(NEXSTAR) – While U.S. birth rates have been falling for years, new numbers from the National Center for Health Statistics Tuesday show that America’s views around starting – or growing – a family may be now be changing.

The most recent available numbers show that U.S. birth rates in the first half of 2021 fell by two percent, less than half the decrease from the second half of 2020, and a return to the same percentage seen in the first half of 2020 according to NCHS, a branch of the Centers for Disease Control and Prevention.

A closer look at the preliminary numbers shows that the decrease in 2021 was largely due to a nine percent drop in January over 2020’s births. Birth rates actually rose in April and June by one percent and three precent, respectively.

(National Center for Health Statistics)

“This difference between patterns seen for the first six months of 2021 and earlier years suggests that the magnitude of the downward trend seen in the second half of 2020 and January of 2021 may have begun to wane and declines in the number of births may be returning to pre-pandemic levels,” said the report, which was released Tuesday.

The states that saw birth rates go up during the first half of 2021 were Connecticut, Idaho, New Hampshire, and Tennessee. The greatest decrease was in Washington D.C. (-9%), followed by New Mexico (-5%), Arizona (-4%), California (-4%), Delaware (-4%), Maryland (-4%) and New York (-4%).

(National Center for Health Statistics)

The U.S. has seen birth rates fall annually for years leading up to the pandemic; Census data show there was an average .39 percent annual decline between 2000 and 2019. That number jumped to a five percent average decline over the second half of 2020 and peaked in January 2021.

The report also found that women of all races and Hispanic-origin groups experienced an overall decline in births during the first half of 2021, with the smallest decrease among white women (less than one percent) to the largest among Asian women (eight percent).

What the new data say about American attitudes when it comes to having babies in the post-COVID age remains to be seen, however, since we don’t yet know what the birth rate numbers are for the second half of 2021.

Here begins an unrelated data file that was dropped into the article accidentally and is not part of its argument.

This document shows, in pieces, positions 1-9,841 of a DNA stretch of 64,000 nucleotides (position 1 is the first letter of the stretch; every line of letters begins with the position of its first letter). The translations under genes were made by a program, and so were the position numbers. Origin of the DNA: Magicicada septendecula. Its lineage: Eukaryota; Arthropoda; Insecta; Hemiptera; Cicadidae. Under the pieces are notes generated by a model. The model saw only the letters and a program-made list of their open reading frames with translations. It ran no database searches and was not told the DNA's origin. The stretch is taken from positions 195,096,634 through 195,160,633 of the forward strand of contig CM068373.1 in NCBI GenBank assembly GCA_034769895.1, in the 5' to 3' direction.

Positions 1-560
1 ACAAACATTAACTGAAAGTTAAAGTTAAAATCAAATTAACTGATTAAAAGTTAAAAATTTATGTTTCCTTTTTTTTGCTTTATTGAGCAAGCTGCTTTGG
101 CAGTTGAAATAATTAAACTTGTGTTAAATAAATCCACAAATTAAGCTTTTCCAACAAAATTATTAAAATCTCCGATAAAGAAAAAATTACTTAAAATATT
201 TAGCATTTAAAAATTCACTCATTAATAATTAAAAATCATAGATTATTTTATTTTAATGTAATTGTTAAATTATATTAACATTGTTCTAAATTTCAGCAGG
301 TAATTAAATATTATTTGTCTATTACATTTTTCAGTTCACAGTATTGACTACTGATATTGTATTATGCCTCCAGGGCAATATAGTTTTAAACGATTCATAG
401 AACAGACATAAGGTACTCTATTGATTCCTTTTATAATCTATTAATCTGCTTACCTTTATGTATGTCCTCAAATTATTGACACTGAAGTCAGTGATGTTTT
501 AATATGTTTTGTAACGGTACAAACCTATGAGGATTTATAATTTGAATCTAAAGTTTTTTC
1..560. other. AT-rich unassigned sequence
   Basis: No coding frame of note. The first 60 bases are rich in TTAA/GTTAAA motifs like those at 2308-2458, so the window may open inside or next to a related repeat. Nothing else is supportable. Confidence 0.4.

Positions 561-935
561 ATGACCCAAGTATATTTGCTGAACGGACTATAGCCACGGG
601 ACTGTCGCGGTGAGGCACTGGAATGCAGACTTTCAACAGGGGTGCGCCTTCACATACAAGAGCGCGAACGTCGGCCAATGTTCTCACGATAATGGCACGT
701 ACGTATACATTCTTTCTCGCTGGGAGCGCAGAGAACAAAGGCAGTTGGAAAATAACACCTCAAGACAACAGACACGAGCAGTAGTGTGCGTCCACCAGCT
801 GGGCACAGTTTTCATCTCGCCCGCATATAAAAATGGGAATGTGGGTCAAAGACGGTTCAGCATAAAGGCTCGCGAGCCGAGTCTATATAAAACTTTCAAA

Even in the normal years before the pandemic, there is a seasonal pattern to births in the U.S., Census researchers point out – rates increase in spring before peaking in summer, then decline during the fall before reaching the lowest level in the winter.

Dr. Brady Hamilton, a co-author of the report and statistician for NCHS, told ABC News that the data will provide a more accurate picture of American life during the pandemic once it is married with surveys further explaining people’s decisions.

Hamilton did say that the nearly 10 percent drop in births in January 2021 over the previous year showed that women were not getting pregnant during March and April of 2020, when cities across the country were ordering COVID-19 shutdowns.

“When it comes to looking at these numbers, there is a nine-month lag, so the number of births you see occurring [in] a month reflects what people’s actions were nine months before,” he said. “So that [drop] is very interesting and something we will look at in more detail.”

As for the resurgence of birth rates in the first half of 2021, the U.S. is not alone. Human Fertility Database numbers show that 21 out of 30 countries they studied had more births in March 2021 than in March 2020.